# How can I implement a “fast-forward” feature in my game?

How can I implement the fast forward feature for my tower defense game like in http://fieldrunners.com/ and other TD games?

I am using Unity 3D. Would there be something to manage fewer frames per second or some kind of manually set fast movement of enemies and tower firing speed, et cetera?

• have you tried to increase the update frequency ?? you may need to skip frames.. – concept3d Dec 20 '11 at 14:20

if your game doesn't have complicated or computationally expensive simulations that require separating them into independent update timelines, you can use a simple approach of basing the code in your Update() functions on Unity's Time.time value, and in your code set the value of Time.timeScale to be whatever you want. 0 == paused, 1 = normal, our testers love to set timeScale > 1 to get things done faster.

http://unity3d.com/support/documentation/ScriptReference/Time-timeScale.html

Approach: Higher simulation rate

You would then have something like the following, when in fast-forward mode:

• World logic runs 4 updates for every update of UI and renderer. This means it needs to run 120 updates per second. Thus, your world model (data) is updated at this rate.
• Renderer and UI logic both continue to poll or do whatever at 30 updates per second.

In other words, the game as a whole is not running faster. The simulation part is.

You can deduce two things from this:

1. You need to keep your game logic simple enough that you can easily run it four times faster on your target platform, OR you need to introduce methods to extrapolate various aspects of gameplay more quickly -- this can result, though, in a model that is different from what it would have been if you had simply used a more rapidly paced simulation. So the tradeoff would be processing cost for accuracy. See approach 2, below.

2. It is the separation of concerns that allows you to easily speed up your world simulation, that separation being model, view and controller (MVC). If your world data(M), render logic(V), and game logic(C) are all mixed up, you really won't be able to do this, at least not without a massive migraine.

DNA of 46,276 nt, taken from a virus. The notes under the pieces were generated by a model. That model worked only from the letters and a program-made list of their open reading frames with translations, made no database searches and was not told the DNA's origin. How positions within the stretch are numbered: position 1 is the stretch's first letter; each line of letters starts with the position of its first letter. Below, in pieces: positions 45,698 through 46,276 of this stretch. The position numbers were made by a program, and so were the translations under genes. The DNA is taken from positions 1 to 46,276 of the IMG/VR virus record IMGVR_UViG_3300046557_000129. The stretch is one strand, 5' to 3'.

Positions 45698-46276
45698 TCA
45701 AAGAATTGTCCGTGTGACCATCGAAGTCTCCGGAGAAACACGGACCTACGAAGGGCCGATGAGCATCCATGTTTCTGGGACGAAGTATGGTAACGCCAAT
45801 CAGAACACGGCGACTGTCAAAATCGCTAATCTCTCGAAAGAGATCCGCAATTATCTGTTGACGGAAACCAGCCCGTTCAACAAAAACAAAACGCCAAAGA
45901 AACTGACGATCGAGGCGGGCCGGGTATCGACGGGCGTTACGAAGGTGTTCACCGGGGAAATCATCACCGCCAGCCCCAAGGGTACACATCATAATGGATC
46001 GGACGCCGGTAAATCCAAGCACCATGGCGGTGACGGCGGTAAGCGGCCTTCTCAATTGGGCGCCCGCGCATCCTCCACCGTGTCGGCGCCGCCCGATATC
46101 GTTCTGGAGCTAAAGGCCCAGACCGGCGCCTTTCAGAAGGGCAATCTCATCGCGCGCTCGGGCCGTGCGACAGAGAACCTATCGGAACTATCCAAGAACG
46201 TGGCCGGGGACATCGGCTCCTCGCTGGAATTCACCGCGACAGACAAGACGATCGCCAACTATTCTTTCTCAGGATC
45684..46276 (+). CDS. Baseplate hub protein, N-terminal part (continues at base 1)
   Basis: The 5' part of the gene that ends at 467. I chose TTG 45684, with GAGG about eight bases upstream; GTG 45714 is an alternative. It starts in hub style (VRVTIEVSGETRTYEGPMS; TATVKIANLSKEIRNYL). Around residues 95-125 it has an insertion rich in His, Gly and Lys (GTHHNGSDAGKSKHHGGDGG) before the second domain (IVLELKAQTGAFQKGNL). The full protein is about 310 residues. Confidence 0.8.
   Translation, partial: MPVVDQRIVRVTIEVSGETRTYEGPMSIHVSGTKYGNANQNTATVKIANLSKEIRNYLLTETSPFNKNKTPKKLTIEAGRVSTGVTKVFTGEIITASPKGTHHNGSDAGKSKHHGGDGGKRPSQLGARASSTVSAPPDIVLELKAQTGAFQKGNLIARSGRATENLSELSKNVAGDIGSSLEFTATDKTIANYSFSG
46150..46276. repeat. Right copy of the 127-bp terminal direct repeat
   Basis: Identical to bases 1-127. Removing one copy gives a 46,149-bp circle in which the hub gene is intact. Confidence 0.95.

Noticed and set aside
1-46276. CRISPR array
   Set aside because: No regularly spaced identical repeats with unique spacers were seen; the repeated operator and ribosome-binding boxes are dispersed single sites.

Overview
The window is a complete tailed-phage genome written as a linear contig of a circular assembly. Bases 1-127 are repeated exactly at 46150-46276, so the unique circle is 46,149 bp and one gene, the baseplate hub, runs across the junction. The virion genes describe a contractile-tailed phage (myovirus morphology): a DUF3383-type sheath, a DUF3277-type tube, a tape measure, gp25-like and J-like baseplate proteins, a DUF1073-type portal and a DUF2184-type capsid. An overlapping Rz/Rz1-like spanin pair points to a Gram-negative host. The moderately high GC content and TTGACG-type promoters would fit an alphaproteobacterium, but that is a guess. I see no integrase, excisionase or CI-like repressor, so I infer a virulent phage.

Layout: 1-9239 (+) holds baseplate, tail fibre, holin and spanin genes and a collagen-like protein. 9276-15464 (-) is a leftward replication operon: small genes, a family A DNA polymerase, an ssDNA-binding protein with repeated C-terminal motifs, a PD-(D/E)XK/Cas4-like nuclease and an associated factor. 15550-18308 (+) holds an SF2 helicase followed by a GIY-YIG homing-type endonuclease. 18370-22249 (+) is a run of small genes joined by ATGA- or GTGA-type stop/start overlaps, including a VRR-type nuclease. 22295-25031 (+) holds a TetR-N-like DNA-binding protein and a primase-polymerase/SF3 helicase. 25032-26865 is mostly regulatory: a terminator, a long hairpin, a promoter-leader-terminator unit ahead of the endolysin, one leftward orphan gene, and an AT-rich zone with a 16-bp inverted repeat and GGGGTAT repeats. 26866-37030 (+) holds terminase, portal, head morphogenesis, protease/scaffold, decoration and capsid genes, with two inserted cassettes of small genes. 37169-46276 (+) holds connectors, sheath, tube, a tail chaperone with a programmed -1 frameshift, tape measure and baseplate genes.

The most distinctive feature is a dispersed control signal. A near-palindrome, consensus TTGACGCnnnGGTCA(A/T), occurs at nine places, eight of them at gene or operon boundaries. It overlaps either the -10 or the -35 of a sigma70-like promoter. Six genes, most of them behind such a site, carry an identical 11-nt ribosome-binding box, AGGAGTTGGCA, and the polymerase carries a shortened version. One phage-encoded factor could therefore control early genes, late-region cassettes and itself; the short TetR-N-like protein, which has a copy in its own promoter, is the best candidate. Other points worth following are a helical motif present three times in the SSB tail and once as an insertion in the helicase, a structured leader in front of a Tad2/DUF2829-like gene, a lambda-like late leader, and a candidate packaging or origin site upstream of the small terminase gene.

Approach: Extrapolation based on time deltas

As mentioned above, you'll need to calculate motion based on how far something would have travelled in a given time. This assumes your game physics are inherently more realistic in their simulation, however, which may not be the case. This is a rather larger topic and considerably more complex. You'll need to ask more questions about if you want to know. Essentially, you'll be doing some calculus to get things right. You'll need to deal with interpenetration in collisions and a host of other issues I won't go into here.

To conclude

This gives you the general outline. Your language choice is your own, presumably you either know how to do that in Unity or you don't. Timing in any language requires you to understand the ins and outs in detail, I'd suggest starting with Gaffer's articles and checking out the Unity API docs.

• If you are going to use the higher simulation rate approach, and you want to support slowdown, you probably need to actually have an extremely slow base simulation rate, then run that by default at like 100 simulation steps/frame. – bobobobo Nov 18 '13 at 18:06

As a general principle, the update of game logic should be decoupled from the update of the game's graphics -- that is, simulation of your gameplay, AI, unit movement, et cetera should not be tied to the speed at which the game is rendering. Usually the main game loop computes how much real time had elapsed since the last game update, and sends that delta time step to the update routines of each individual game logic object.

In such a scenario, it becomes simple to implement time scaling (including fast-forwarding) in your game. Simply premultiply the game logic time step by some scalar value that controls how much to "fast-foward" or slow down time. By default this value would be one, and for example once the user hits the "fast forward" key you set it to 1.5, and all simulation would appear to go 50% faster. You would still render at the same rate, however.

I am not extremely familiar with Unity and thus could be wrong in the following suggestion, but Unity does have a time management component which may be useful for implementing this. It in fact already has a timescale property. The description of the component implies that the class was designed for physics objects, but it may be applicable to your scenario as well.

• It is definitely applicable to his scenerio. All he would need to do is set Time.timeScale to some multiplier and everything will just go faster. It's an across the board change, so if there are things like menu interactions and such they'll also go faster, though. – Tetrad Dec 20 '11 at 17:20
• thnx again Tetrad :) – Syed Dec 22 '11 at 10:43